Population justification
Based on the discovery of additional localities and an improved understanding of its range and status, the population is now estimated to exceed 10,000 individuals (Birdlife International 2007).

Trend justification
Although data on population trends are lacking, moderate declines are suspected to be on-going, owing to rates of habitat loss and degradation within the range.

It inhabits both undisturbed and second growth humid forest, with a canopy height of 8-10 m and an abundance of vines and suspended dead leaves in the undergrowth. It also occurs in coastal restinga woodlands with a canopy of c.8-12 m but, in south São Paulo, it is largely found in the taller, humid forests that replace restinga (Whitney and Pacheco 1995). Although it reaches elevations of 500 m, most records are below 200 m (Whitney and Pacheco 1995). It frequently associates with mixed-species flocks (Whitney and Pacheco 1995, Whitney and Pacheco 1997).

Virtually all lowland Atlantic forest outside protected areas has been deforested within its historical range, and even some of the reserves where it occurs are not secure. The lowlands and foothills of south Rio de Janeiro and São Paulo have become easily accessible to humans since the 1970s, with most of the lower forest cleared or heavily degraded (Whitney and Pacheco 1995). Recreational developments in São Paulo severely threaten the integrity of sand-ridge restingas (Willis and Oniki 1992).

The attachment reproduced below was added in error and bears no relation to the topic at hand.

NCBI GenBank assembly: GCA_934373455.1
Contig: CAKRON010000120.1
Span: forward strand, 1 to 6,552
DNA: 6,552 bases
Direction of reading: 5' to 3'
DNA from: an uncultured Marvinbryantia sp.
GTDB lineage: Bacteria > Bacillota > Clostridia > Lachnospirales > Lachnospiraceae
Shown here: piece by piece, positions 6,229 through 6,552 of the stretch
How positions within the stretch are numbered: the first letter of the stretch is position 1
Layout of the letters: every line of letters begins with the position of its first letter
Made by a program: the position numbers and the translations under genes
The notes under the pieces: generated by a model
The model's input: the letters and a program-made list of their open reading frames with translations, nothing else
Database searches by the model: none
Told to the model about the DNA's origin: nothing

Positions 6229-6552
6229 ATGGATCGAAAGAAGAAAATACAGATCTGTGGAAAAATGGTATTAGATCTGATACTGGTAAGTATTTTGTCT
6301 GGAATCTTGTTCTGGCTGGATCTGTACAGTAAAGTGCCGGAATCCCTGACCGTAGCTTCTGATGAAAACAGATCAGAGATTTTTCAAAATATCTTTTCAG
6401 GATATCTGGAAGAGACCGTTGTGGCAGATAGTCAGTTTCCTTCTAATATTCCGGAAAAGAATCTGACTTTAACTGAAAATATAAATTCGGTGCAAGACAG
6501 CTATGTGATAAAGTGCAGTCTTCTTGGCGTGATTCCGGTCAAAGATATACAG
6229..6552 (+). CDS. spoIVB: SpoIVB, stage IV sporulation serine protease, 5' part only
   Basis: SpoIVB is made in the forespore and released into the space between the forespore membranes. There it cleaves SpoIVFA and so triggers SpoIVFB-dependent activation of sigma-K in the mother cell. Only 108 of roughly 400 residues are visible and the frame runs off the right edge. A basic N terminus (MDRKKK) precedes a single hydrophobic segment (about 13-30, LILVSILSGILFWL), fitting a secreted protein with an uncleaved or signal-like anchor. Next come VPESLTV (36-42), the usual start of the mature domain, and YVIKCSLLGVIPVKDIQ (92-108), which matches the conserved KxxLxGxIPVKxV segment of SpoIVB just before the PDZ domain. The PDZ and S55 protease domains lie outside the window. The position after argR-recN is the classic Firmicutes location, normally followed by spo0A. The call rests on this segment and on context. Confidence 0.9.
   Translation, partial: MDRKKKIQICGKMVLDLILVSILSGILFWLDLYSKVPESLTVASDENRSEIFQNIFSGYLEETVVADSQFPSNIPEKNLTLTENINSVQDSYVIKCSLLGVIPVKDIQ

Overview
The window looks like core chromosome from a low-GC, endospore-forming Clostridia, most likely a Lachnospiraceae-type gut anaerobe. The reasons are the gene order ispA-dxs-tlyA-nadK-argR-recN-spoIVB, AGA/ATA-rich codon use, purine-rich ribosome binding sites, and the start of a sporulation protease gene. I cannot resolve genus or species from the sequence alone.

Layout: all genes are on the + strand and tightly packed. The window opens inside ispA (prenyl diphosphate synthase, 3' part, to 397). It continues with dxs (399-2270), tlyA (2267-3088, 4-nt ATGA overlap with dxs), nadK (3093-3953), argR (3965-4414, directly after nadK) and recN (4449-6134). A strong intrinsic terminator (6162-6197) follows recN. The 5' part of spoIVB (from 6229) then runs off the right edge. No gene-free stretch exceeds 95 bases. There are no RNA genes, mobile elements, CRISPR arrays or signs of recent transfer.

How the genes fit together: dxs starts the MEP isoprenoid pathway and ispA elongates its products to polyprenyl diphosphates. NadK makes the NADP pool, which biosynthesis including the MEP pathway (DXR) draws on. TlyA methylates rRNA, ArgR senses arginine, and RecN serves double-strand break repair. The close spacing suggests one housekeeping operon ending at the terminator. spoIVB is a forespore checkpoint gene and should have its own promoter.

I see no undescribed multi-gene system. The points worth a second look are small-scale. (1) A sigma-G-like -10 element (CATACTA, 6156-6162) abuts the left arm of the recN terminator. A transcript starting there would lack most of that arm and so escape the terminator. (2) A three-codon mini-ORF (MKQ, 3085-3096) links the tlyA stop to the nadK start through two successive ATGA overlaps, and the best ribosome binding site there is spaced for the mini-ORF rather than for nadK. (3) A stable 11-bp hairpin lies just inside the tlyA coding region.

Conservation Actions Underway
Conservation Actions Proposed
Repeat surveys of known sites to determine rates of range contraction and population trends. Conduct surveys of suitable habitats within and surrounding the known range to determine its true distribution and abundance. Gazette remaining tracts of primary forest for future protection. Ensure the de facto protection of Serra da Bocaina National Park and Serra do Mar State Park. Promote environmental awareness in communities near reserves (Whitney and Pacheco 1997).

Aleixo, A.; Galetti, M. 1997. The conservation of the avifauna in a lowland Atlantic forest in south-east Brazil. Bird Conservation International 7: 235-261.